Listening to these “rooms,” let alone participating, is usually reserved for users who have downloaded the app and, even more confusingly, can only do it on mobile. So far, Discord Stages and Spotify Greenroom work on desktop, but only Discord Stages works within a browser. Though, neither allow you to share a room with a permalink.
This is, objectively, insane. All of these apps are promising a “live social audio” experience but do not allow their listeners to share the room via a simple link. Twitter Spaces does, but that link doesn’t work once the Spaces event is over. Even weirder, very few of these “live social audio” apps have tools that let you socialize within their own ecosystem. This is probably best summarized by Clubhouse spill-over rooms, where users were making smaller rooms to discuss and dissect what was happening in larger rooms. Not sure how social your app is!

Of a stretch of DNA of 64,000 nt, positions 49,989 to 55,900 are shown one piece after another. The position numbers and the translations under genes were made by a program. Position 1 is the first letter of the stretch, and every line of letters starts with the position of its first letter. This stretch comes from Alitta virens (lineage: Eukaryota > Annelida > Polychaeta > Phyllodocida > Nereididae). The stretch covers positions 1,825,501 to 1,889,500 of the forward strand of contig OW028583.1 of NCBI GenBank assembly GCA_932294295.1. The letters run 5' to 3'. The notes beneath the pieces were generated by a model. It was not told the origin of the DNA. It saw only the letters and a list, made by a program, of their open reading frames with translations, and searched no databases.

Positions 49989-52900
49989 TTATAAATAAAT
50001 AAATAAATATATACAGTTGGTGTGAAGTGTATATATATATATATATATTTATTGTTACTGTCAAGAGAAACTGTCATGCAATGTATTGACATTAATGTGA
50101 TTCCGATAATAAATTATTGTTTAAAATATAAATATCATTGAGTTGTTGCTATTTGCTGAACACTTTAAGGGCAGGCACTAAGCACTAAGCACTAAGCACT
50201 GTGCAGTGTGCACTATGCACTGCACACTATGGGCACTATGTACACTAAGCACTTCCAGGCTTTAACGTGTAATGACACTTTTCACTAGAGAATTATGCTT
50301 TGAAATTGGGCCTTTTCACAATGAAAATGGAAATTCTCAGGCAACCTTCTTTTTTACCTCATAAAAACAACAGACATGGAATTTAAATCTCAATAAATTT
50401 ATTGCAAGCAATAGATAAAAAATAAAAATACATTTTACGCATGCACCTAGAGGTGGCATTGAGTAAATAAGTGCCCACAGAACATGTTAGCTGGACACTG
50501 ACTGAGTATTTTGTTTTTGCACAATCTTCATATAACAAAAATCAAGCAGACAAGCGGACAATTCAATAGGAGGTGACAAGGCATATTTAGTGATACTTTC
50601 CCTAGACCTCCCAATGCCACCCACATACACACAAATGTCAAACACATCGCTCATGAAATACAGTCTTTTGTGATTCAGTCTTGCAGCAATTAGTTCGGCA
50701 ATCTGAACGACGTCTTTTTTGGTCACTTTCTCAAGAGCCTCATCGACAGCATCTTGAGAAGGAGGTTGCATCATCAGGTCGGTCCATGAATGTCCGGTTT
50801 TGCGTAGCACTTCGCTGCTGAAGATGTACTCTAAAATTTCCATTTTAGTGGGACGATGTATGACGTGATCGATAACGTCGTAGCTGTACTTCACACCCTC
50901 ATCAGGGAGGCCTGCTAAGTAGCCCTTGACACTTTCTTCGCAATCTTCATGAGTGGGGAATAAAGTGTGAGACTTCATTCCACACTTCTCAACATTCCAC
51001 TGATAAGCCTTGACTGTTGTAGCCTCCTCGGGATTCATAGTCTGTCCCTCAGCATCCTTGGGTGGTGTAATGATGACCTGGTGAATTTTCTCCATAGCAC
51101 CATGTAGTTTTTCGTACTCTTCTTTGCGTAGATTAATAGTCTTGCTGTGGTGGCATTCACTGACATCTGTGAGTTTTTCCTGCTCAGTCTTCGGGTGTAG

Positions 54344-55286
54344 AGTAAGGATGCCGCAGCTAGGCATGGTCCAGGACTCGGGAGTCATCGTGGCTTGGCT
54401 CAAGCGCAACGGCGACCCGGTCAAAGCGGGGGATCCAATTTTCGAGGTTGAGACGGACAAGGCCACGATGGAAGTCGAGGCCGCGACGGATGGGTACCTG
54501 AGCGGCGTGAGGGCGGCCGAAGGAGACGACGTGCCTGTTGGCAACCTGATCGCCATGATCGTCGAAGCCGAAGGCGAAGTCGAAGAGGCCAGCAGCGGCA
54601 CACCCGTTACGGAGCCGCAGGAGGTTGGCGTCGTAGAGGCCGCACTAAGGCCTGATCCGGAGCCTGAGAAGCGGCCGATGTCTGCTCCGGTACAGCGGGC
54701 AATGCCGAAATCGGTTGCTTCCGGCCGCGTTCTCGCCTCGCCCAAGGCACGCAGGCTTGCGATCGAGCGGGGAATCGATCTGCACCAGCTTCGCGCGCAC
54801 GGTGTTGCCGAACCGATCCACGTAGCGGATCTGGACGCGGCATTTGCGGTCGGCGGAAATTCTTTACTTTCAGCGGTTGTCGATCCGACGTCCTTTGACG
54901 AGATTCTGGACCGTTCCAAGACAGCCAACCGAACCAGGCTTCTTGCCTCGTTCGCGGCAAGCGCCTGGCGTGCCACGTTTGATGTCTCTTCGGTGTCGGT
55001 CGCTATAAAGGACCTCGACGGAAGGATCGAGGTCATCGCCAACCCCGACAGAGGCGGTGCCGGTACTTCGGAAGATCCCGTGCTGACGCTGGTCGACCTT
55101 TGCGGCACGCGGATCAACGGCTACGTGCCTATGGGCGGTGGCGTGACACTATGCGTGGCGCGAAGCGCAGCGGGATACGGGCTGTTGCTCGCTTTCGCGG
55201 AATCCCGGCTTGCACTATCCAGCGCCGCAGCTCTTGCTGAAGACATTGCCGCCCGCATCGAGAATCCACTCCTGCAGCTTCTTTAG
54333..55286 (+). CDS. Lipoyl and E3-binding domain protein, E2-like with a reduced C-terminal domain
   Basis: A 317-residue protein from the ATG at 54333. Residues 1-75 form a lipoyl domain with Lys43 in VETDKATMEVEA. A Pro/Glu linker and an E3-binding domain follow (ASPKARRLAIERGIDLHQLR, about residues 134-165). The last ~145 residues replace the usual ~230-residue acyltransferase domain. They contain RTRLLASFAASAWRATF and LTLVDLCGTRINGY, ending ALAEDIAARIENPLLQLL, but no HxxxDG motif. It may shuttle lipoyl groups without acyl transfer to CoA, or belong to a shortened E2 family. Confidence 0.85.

What makes all of this even more bizarre is that we have three absolutely massive livestreaming platforms offering, essentially, the same four things, none of which are happening in the burgeoning world of live audio. I recently talked about this on my podcast, but I think all live streaming media platforms succeed because they offer both an internal and external second-screen experience. On Twitch, YouTube, and Facebook, you can watch the livestream, you can login and participate in the chat, or you can watch the chat reacting to the stream. This three-layer viewing experience is accomplished with four key features: